Then in July of 1998, I did one of Lew Kidder’s triathlons near my home in Livonia. I didn’t know who he was. I think he might have given me my award. Then he called me three months later in October 1998 and told me I had potential. I remember thinking. ‘Oh sir, you don’t know me. I’m not doing this seriously.’ But he invited me to his house. When I came over, he said I had real potential - making Olympic team potential. Right there he said, ‘You have the engine. I think you’ll do great in the sport.’ He also said, ‘I would guide you if you’d like.’ I didn’t say yes at first. I remember saying, ‘I was a swimmer for 21 years and I do not want to make sports my priority ever again.’

‘You don’t have to.’

‘I’m not going to do races if it means I am going to miss a speaking engagement. I have a speaking career.’

‘I understand. I understand.’

I’ve heard of other coaches who want to own the athlete. That's a coach whose ego is in it because he wants the glory. Lew Kidder never wanted any glory. He just wanted to help a human being satisfy her potential. He always told me. ‘Hey I am just a tool. I’ll give advice but you make the decisions.’ I think that’s why we clicked. I have a Christian faith and I believe God said ‘I am going to put this person in your life right now and this has all been a grace for you. Now you just do the best you can.’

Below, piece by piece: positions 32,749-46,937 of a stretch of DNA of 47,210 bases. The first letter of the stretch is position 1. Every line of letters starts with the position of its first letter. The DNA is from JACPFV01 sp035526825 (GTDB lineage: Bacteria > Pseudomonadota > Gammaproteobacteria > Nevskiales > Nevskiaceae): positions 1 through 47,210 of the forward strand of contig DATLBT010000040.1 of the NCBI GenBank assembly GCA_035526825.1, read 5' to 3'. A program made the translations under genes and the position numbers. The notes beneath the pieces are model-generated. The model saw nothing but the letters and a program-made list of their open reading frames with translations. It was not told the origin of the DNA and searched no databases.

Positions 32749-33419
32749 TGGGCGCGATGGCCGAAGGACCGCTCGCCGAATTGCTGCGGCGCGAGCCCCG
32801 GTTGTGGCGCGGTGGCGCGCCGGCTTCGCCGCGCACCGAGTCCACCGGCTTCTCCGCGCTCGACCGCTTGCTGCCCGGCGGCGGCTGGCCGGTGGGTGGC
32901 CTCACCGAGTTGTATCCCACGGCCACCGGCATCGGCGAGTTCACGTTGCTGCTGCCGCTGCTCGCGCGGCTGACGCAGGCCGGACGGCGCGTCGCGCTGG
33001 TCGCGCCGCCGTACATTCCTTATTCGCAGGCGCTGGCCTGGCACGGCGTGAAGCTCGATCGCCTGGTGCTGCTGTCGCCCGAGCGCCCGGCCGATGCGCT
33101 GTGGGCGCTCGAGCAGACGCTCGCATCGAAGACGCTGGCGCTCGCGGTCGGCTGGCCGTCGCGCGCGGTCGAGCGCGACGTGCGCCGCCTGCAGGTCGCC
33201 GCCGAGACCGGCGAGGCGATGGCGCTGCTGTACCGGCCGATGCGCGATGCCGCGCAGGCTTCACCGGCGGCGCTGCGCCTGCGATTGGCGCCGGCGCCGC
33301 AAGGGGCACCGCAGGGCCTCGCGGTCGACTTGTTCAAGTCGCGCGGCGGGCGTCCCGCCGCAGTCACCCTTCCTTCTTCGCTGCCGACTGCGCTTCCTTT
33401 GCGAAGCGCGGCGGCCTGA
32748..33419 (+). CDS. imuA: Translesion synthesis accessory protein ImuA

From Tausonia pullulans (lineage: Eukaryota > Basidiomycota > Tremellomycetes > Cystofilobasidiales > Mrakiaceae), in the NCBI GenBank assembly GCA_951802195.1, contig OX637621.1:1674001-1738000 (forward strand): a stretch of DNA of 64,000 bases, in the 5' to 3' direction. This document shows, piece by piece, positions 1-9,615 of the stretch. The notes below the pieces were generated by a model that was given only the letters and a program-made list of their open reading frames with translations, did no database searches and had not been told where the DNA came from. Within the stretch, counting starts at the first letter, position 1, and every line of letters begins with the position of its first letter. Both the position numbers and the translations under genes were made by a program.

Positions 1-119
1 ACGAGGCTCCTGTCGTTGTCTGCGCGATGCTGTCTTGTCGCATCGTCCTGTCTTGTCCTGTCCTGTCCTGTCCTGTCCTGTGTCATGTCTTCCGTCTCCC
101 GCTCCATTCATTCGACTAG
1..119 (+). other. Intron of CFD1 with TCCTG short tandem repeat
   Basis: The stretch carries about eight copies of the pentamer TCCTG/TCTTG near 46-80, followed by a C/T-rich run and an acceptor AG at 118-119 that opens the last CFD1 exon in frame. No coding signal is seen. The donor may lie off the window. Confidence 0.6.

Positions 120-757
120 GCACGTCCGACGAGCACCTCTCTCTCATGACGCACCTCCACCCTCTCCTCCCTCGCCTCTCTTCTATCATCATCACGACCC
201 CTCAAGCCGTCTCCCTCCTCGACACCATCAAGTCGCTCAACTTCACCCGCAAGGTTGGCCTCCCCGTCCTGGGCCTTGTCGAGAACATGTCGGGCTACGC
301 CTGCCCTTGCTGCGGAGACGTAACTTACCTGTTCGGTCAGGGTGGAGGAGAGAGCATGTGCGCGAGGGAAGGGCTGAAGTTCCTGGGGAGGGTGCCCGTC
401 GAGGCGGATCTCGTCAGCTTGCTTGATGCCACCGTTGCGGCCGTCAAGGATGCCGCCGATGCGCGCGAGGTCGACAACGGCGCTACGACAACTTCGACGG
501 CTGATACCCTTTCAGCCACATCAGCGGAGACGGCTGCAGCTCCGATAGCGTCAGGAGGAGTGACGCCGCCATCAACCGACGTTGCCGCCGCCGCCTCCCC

Taormina’s learning curve was steep and at times painful.

Sheila: My first year in the sport, Lew and his wife, Karen McKeachie, a top age group athlete, took me out for my first bike ride to teach me how to ride in the draft. I was about a month into racing and I was riding in a T shirt and running shorts. I remember they let me lead down the hill. Then when we started the uphill, they just accelerated. Boom! They both dropped me and I was dying trying to catch up to them. Then they stopped at the top and Lew said, ‘Lesson number one. This is what the girls want to do to you in the pro races. Don’t let it happen.’

Her first year of competition, Taormina collapsed in the heat in her first international race in South Africa. Shortly thereafter, she contracted a potentially fatal case of rhabdomyolysis and shut down training for several weeks to recover. Then she had a rude introduction to World Cup racing.

Sheila: My very first World Cup was at Lausanne, Switzerland in 1999. Before that, I hadn’t been able to get into World Cups because I didn’t have enough points. So all the other American girls who were ranked ahead of me would get the eight available spots. So finally I get into this World Cup in Lausanne. Loretta Harrop was number one in the world and a known swim talent. I thought, ‘Great, I will come out of the water with Loretta and we will bike together.’ The swim went as planned, but then I proceeded to make major mistakes.